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At the Centre refugees of this illegal trade as well as those that have suffered abuse or neglect are rehabilitated into natural living groups.

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Monkey World News

RSPCA demands monkey import ban

BBC


An end to the import of primates for scientific research has been demanded by the Royal Society for the Prevention of Cruelty to Animals (RSPCA). The animal welfare group said around 1,500 primates were imported annually from Mauritius, the Philippines, China, Indonesia and Israel.

The RSPCA said some were dead on arrival.

Launching the campaign, RSPCA primatologist Dr Mark Prescott said primates had an awareness of pain similar to humans, but were kept in cages for up to three days before they reached their destination.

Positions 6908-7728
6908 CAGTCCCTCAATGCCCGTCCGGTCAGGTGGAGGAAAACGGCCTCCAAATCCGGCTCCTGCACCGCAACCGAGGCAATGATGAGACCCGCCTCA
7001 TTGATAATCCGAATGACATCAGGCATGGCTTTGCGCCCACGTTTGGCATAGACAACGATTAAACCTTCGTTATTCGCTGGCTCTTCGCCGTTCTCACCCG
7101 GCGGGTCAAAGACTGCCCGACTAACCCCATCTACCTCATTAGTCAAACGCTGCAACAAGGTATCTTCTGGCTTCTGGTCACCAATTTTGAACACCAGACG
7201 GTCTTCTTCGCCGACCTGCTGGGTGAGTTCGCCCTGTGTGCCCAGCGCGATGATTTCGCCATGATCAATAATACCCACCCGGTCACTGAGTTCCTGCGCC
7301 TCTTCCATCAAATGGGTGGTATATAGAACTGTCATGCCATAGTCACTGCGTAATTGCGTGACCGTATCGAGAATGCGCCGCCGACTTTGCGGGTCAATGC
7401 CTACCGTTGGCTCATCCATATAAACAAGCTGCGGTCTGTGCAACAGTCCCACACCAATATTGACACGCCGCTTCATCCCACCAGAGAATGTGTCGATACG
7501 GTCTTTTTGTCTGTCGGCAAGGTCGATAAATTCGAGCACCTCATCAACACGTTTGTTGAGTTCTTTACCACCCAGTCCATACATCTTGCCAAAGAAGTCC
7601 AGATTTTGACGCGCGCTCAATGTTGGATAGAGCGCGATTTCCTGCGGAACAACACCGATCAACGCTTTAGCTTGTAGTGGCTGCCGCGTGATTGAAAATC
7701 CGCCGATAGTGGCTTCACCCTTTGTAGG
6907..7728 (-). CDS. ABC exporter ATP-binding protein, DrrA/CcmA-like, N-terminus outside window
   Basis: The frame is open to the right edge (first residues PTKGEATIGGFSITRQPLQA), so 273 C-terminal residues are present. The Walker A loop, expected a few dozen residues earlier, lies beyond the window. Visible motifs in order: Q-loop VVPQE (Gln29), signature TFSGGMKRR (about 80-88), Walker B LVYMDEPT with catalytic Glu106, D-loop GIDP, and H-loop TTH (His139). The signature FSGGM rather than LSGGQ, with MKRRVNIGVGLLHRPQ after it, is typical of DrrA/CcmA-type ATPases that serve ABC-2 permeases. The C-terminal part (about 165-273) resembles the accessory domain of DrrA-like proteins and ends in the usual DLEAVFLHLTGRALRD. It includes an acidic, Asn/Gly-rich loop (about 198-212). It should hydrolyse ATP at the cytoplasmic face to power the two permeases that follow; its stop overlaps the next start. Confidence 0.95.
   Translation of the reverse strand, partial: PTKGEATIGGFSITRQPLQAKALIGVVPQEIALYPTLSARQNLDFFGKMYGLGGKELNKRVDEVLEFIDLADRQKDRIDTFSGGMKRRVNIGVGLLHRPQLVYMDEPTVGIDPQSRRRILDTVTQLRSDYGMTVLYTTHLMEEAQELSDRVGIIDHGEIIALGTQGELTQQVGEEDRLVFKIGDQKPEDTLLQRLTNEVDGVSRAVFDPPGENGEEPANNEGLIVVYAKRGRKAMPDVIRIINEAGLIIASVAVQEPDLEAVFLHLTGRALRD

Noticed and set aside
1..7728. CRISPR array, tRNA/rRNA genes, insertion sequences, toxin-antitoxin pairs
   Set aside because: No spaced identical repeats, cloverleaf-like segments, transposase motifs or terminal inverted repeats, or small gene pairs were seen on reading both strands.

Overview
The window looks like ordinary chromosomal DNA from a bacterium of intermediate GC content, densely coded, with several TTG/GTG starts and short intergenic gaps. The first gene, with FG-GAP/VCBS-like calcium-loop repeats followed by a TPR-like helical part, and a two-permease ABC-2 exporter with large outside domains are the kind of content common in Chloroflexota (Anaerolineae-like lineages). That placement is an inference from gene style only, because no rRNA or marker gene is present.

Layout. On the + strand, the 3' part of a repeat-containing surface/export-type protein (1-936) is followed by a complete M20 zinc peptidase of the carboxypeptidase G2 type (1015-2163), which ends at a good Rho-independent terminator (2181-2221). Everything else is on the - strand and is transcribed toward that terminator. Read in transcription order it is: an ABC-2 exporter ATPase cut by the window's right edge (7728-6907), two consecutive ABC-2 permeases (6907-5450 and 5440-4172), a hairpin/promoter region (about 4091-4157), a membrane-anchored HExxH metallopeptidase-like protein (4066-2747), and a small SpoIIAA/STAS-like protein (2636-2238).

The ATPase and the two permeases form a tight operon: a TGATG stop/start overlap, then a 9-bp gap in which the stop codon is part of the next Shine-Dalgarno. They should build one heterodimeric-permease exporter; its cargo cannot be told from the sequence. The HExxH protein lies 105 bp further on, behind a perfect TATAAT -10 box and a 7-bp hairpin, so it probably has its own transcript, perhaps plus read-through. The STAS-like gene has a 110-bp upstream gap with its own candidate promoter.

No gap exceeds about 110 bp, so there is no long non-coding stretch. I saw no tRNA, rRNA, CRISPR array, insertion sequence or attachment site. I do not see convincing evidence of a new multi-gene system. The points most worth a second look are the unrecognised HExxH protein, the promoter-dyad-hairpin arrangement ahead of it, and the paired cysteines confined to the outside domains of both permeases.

He said: "It is ludicrous that we have EU transport legislation containing special provisions for farm animals, yet no such provision to protect primates."

'Utterly unacceptable'

Dr Prescott said: "The government has reported primates dead on arrival in Britain and this is utterly unacceptable."

The RSPCA demands include:

An end to the import of primates.

A reduction in the numbers used for research, with humane alternatives chosen at every opportunity.

An end to long journey times and improved welfare during transport.

An end to trade with breeding centres that capture primates from the wild.

Improvements in housing and husbandry for all laboratory primates.

Strong views

The report was being launched on Friday at Monkey World near Wareham, Dorset, the only sanctuary in the UK that rehabilitates laboratory monkeys.

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